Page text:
Cross-posted from RT
Families fleeing the violence in the Iraqi city of Mosul wait at a checkpoint in outskirts of Arbil, in Iraq's Kurdistan region, June 10, 2014
(image by (Reuters / Azad Lashkari))
The "Middle East" invented by British and French colonial powers almost a century ago is fast dissolving as ISIS carves a vast piece of real estate from the suburbs of Aleppo to Tikrit and from Mosul to the Jordanian/Iraqi border.
Artificial geography, established in the midst of World War I, via the 1916 Sykes-Picot agreement, is at risk; and it's no accident the Islamic State of Iraq and al-Sham (ISIS) itself, although dreaming of a Caliphate, is also graphically emphasizing the point. Those states carved out of the fragmented Ottoman Empire are all at risk. In this geopolitical vortex the ultimate free electron is definitely the notion of a Greater Kurdistan.
"Iraq is breaking up before our eyes and it would appear that the creation of an independent Kurdish state is a foregone conclusion." The analysis might have come straight from ISIS -- but in fact came from none other than former bouncer and unreformed Zionist, Israeli Foreign Minister Avigdor Lieberman.
What the invariably truculent Lieberman told US Secretary of State John Kerry this week pertained mostly to the Kurdistan Regional Government (KRG) in Iraq, an autonomous region that -- quite handily -- is also exporting oil to Israel (the KRG angrily denies it.)
By all practical purposes, Kurdish Peshmergas are now also in control of heavily disputed, oil-rich Kirkuk -- after the ignominious withdrawal of Baghdad's predominantly Shi'ite army as ISIS was advancing. The wily KRG president Masoud Barzani has been adamant; "We will bring all of our forces to preserve Kirkuk."
Talk about being handed over The Big Prize on a plate; the KRG has been trying to control Kirkuk by all means necessary since the 2003 Shock and Awe. In any future scenario Kirkuk would be the absolutely fabulous gas station fueling the wealth of a prosperous Kurdish nation. Baghdad is confronted with yet another quagmire.
It's no secret in the "Middle East" that Tel Aviv and the Kurds have had a fruitful working relationship -- in military, intel and business terms -- since the 1960s. It's a no brainer Israel would instantly recognize a possible new Kurdish nation-state. No wonder Israeli President Shimon Peres, also this week, told US President Barack Obama, "the Kurds have, de facto, created their own state, which is democratic. One of the signs of a democracy is the granting of equality to women."
(image by Reuters / Azad Lashkari)
So why this sudden interest in the welfare of Kurdish women? Something fishy is afoot. Rupert Murdoch's Wall Street Journal is heavily peddling Kurdish independence. What is Tel Aviv really up to here?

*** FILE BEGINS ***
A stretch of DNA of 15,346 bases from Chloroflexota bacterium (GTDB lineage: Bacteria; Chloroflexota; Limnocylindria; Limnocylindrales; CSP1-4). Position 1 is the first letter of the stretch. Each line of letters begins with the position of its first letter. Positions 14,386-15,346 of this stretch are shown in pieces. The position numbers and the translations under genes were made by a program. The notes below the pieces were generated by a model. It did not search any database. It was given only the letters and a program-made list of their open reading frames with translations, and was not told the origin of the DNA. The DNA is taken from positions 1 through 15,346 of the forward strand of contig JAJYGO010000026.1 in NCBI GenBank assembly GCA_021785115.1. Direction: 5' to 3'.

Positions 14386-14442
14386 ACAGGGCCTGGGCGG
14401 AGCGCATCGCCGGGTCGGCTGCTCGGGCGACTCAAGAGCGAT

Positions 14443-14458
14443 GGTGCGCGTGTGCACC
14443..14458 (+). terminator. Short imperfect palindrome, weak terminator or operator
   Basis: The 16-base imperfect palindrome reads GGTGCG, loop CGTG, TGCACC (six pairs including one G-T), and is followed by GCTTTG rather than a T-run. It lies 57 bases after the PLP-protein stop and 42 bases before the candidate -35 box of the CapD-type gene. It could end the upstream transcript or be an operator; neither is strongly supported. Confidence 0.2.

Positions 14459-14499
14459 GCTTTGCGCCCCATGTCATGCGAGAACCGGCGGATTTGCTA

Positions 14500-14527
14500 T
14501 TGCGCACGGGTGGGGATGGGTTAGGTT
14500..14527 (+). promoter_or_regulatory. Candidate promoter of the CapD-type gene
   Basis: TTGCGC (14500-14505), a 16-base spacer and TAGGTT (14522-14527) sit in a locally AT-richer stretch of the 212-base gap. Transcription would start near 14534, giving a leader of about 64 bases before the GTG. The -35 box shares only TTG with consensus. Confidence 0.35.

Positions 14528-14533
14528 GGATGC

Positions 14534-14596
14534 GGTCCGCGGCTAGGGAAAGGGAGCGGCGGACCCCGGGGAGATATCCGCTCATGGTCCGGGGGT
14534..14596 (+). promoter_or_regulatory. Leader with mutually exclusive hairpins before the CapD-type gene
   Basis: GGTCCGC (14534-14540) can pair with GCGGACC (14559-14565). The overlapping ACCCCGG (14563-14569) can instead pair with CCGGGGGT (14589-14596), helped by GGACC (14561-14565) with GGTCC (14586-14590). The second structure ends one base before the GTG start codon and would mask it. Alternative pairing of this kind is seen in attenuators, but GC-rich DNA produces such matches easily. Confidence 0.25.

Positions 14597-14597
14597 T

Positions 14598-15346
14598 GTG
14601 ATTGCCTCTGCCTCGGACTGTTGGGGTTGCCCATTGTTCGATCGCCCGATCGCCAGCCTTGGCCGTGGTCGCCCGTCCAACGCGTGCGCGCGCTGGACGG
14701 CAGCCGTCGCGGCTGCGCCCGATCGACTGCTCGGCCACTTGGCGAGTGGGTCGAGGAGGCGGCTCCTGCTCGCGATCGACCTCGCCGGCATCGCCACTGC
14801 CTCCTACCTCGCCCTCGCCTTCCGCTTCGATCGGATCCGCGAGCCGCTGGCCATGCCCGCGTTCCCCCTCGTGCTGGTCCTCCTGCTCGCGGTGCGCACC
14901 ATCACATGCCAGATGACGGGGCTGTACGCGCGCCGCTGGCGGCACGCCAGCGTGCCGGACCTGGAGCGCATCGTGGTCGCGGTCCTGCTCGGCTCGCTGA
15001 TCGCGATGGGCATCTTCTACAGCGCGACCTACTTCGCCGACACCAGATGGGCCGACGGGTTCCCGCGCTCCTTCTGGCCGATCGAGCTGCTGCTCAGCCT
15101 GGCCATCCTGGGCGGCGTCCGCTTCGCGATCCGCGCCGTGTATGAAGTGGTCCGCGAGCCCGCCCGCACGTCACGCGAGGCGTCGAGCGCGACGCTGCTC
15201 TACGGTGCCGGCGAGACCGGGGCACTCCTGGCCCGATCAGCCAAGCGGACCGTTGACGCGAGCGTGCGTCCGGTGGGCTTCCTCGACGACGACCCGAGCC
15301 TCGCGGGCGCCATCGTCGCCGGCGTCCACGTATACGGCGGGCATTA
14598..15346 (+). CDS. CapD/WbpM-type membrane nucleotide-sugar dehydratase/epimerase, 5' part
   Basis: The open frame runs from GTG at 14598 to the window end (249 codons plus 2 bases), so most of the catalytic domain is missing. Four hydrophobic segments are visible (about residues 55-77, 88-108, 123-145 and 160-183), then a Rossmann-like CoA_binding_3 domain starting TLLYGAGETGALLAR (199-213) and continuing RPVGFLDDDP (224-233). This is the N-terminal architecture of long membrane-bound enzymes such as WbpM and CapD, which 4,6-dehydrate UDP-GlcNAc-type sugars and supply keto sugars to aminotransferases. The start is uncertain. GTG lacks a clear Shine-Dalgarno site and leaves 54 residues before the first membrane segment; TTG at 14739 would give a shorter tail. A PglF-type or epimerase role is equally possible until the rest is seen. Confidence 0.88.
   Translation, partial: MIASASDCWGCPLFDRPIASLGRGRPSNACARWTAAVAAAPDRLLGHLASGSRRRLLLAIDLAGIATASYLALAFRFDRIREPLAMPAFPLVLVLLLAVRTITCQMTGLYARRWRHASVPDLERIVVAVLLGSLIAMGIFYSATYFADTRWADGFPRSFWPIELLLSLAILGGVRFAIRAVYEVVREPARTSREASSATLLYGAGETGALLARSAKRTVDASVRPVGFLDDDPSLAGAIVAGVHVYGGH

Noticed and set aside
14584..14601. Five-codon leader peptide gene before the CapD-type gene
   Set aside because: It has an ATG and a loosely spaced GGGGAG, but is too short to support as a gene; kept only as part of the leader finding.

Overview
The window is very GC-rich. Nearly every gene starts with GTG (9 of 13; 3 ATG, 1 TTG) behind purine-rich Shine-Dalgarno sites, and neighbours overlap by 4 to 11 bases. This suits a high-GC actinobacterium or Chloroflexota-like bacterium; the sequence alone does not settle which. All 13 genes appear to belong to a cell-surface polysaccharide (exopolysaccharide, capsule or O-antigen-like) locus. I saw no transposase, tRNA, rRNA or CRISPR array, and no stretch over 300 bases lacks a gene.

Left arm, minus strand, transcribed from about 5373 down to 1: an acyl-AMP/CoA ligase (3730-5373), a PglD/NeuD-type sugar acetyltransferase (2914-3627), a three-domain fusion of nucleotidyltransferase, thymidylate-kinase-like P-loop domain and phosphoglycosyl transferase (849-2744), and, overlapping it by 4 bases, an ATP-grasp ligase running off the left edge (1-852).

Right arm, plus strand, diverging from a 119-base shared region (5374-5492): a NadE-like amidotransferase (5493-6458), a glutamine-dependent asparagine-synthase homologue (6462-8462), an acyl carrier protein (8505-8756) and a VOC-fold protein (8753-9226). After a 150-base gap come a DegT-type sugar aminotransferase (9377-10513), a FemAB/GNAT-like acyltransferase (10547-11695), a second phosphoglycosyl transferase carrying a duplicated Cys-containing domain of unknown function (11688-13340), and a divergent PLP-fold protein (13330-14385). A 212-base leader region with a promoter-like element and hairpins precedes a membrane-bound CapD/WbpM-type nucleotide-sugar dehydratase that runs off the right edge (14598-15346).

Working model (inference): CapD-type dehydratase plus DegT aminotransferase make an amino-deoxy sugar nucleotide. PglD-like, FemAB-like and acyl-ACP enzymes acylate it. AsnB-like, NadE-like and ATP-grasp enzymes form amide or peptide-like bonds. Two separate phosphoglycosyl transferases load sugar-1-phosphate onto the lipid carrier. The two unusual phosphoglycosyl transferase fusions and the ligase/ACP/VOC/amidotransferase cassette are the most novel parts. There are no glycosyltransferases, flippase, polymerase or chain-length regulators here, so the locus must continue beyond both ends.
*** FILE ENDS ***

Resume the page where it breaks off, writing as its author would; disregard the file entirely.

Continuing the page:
The consensus narrative in Israeli media is that Kurdish independence is "good for Israel" because Kurds, well, they are not Arabs, Persians or Turks. Kurdistan -- at least Iraqi Kurdistan -- is seen by Tel Aviv as a "non-hostile entity" that, crucially, is not exactly touched by the plight of the Palestinians.
From a strictly Israeli point of view, Kurds are regarded as moderate, secular Muslims who have been victims -- and that's the key operative notion -- of Arab chauvinism, be it on nationalist or hardcore Islamist terms. At least in theory, Kurds won't antagonize the notion of "Jewish self-determination."
And even more crucially, projecting ahead, a Greater Kurdistan would be the ideal buffer state acting in tandem with larger Israeli strategic interests; in one go, it would simultaneously amputate Turkey, Iran, Iraq and Syria.
Even an independent Iraqi Kurdistan would be not only the proverbial "friend of Israel" but also a viable, prosperous state; Irbil, for instance, even though it is not Arab, wants to market itself as the Arab Capital of Tourism. And all this in a region Tel Aviv regards -- paranoia included -- as a basket case of failed states. What's not to like?Ankara's double game
So expect from now on all sorts of made-in-the-shade moves by Israel to advance the Balkanization of Iraq into a Sunni state, a Shiite state and an Iraqi Kurdistan. There's no question the KRG has been for all practical purposes independent since the First Gulf War in 1991 -- boasting its own military (the Peshmerga) and now its own (Baghdad-contested) oil exports.
Yet the whole saga is also overloaded with myth -- such as the supposedly irreconcilable gulf between Arabs and Kurds in Iraq. For nearly 10 years there has not been a single credible poll stating that the majority of Iraqi Kurds want independence. As much as there's a yearning for independence, Kurds are also part of the government in Baghdad.
True, the KRG has brokered an uneasy truce between the Turkish government and the Kurdistan Workers' Party (PKK). But the Kurdish question in both Syria and Turkey is way more complex. Syrian Kurds have been enjoying a much larger degree of autonomy after a deal with Damascus -- although they have refrained, for the moment, from demanding an independent state in Syria. Iraqi Kurds are busy helping them -- from experience -- in their autonomous ways.
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